After building such great chemistry with last year’s team, head coach Nate McMillan saw the mini-camp as a great way to head into this new Pacers season. “I think Victor understands how important it is for the team to be connected,” says McMillan, who let Oladipo handle the mini-camp on his own. “I wanted the coaches to stay away from that. That was a moment and a time for them [the players], and I thought it was important that they handle that on their own.”
Much like McDermott, Turner saw Oladipo’s mini-camp as an excellent leadership move.
“He had all the accolades and stuff coming in last year, but it didn’t really change who he was as a person or as a team player,” Turner says. “To be able to have one of your leaders step up and do something like that and [have] guys to be able to fall in line with him just like that is huge.”
Currently, the color analyst for Indiana Pacers games on Fox Sports Indiana, Quinn Buckner also played for the 1975-76 Indiana University basketball team that went undefeated under Coach Bob Knight. He knows full well how important chemistry is to a winning basketball squad.
“I think Victor’s unique in that he brings this terrific work ethic,” Buckner says. “He has an inclusive perspective on the way things need to be done. But he will challenge you and accept challenges from his teammates. I think that allows chemistry to become better.”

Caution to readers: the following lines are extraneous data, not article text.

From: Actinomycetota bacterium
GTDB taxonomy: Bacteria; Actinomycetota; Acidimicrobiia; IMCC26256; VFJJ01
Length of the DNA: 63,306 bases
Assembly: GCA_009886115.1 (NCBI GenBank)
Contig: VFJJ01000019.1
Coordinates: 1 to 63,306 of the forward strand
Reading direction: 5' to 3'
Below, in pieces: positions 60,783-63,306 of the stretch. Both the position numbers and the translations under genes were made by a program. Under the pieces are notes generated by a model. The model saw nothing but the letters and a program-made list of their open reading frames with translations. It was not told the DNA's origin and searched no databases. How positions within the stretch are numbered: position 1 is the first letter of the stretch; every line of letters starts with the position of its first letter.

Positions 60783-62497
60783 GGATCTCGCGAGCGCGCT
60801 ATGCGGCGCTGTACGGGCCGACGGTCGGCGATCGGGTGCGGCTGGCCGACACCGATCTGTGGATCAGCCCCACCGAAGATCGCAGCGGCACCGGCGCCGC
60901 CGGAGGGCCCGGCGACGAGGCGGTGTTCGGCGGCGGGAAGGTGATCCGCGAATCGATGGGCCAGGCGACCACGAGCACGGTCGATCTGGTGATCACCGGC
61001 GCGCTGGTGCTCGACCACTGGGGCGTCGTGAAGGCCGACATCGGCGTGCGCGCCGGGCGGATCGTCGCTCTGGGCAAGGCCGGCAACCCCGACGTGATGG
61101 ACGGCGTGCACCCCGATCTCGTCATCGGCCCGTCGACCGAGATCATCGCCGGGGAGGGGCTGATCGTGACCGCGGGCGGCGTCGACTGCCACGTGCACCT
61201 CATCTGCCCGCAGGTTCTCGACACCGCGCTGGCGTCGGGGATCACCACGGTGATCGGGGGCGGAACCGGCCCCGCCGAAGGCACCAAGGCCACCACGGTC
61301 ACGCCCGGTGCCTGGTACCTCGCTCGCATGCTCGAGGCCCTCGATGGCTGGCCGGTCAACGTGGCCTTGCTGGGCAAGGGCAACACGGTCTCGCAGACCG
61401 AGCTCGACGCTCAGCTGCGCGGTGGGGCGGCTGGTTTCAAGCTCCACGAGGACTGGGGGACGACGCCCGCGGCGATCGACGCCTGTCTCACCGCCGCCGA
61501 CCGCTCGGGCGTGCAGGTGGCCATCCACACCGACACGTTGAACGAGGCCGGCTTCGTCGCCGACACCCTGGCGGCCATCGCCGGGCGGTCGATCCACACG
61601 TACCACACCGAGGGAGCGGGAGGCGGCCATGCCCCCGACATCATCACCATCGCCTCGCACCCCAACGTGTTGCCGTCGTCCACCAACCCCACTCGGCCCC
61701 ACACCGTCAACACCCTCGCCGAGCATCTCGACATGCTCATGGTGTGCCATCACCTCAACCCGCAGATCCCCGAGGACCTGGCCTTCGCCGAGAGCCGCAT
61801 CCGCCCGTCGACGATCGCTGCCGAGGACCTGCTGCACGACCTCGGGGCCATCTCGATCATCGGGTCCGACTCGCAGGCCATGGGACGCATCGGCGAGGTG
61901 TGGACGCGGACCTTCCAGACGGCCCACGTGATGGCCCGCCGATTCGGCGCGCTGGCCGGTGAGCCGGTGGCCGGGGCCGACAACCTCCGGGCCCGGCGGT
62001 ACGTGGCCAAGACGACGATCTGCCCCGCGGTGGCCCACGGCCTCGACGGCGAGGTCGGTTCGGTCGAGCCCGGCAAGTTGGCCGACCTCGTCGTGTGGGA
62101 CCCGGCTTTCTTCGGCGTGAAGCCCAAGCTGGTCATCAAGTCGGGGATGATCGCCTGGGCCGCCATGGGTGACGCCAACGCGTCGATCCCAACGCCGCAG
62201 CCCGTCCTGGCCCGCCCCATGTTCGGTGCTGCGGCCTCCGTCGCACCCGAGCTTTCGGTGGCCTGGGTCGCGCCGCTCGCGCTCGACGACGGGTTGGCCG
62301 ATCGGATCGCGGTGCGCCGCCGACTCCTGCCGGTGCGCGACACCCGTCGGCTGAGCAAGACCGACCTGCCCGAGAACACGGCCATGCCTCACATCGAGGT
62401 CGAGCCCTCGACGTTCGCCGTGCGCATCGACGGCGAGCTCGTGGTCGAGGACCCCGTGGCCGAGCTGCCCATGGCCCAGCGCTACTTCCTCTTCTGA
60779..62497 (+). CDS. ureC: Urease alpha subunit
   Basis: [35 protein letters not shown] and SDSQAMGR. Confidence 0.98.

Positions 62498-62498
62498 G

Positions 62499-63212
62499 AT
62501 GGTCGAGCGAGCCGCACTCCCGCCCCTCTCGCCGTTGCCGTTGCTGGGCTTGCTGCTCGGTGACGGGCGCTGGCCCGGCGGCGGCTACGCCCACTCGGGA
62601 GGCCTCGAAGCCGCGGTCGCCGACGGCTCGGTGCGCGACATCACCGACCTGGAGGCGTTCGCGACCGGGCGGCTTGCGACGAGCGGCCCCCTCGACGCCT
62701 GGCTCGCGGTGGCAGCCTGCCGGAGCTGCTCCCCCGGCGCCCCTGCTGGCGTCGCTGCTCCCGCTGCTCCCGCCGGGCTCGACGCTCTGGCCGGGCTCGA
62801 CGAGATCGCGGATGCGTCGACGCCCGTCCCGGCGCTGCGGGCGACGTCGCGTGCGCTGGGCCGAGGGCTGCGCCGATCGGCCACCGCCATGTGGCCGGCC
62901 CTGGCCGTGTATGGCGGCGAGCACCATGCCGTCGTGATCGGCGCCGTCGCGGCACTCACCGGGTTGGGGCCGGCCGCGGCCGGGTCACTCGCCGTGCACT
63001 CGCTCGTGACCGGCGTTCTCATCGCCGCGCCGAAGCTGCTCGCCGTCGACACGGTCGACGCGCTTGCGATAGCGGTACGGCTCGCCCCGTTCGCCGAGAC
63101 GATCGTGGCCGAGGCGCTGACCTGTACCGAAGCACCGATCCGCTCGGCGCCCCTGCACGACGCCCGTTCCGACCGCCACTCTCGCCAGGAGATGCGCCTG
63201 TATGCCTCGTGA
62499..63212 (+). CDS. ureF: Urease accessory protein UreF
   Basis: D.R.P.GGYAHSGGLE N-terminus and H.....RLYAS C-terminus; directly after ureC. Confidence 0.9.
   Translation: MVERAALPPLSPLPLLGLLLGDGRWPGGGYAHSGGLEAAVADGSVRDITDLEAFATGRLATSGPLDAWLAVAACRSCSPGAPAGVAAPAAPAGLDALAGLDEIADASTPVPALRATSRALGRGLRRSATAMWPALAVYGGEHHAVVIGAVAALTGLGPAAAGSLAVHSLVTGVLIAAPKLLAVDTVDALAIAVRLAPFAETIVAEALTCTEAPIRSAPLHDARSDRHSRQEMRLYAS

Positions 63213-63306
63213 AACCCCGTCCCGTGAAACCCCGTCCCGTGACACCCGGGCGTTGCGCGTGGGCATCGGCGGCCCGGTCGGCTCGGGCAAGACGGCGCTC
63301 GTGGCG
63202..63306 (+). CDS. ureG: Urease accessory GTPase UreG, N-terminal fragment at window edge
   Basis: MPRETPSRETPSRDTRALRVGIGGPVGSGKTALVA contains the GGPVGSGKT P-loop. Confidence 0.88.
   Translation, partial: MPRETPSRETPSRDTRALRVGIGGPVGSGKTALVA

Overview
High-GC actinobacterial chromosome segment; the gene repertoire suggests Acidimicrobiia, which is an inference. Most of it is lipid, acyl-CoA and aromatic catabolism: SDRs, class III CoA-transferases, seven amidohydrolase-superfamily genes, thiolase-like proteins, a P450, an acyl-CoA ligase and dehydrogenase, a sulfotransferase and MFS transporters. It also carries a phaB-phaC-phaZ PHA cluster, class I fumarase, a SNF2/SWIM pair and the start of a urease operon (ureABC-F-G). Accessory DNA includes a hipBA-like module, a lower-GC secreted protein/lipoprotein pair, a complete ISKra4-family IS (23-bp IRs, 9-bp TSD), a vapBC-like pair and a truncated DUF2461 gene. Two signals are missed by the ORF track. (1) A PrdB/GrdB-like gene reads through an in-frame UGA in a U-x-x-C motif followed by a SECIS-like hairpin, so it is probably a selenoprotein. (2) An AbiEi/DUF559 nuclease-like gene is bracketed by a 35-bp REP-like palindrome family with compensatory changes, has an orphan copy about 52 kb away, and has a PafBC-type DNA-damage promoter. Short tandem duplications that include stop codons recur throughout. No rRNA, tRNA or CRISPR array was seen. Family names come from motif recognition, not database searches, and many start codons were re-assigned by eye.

Having such a hand in the team’s chemistry, Oladipo’s effervescence rubs off on other players as well. “It’s all smiles, it’s all positive chemistry,” Collison says. “This is our second year, and everybody enjoys being around each other. It’s just genuine. You just feel it.”
Looking at the bigger picture, Pritchard hopes this Victor effect will draw more talented players to Indianapolis.
“This is the first year in a long time where when we went out into the free agent market, people said, ‘This is a place I’d wanna be,’” Pritchard says. “I think that starts with your culture.”
He continues, “I think we have a chance to create something really good this year. If we do and we have a successful year, that’ll build on itself and you’ll see other elite players say, ‘I wanna be a part of that.’”
Headed into the 2018-19 NBA season, the Pacers will still carry the same underdog status as they did last year and know many NBA analysts and audiences are overlooking them.
“We’re still the underdogs in this league,” Collison says. “We’re still the underdogs in the Eastern Conference. No matter what we did last year, people still don’t respect us, and that’s fine with us.”
Like last season, the Pacers will again need Oladipo to come poised and ready to play every single game, which is a challenge he’s fully up for.
“I believe if you just take it one day at a time and try to win today and win one day at a time, then everything else will take care of itself,” says the man responsible for The Victor Effect.
“I think that’s why we were so good last year. We didn’t look too far ahead, and we didn’t look behind us. We just focused on the there and now.”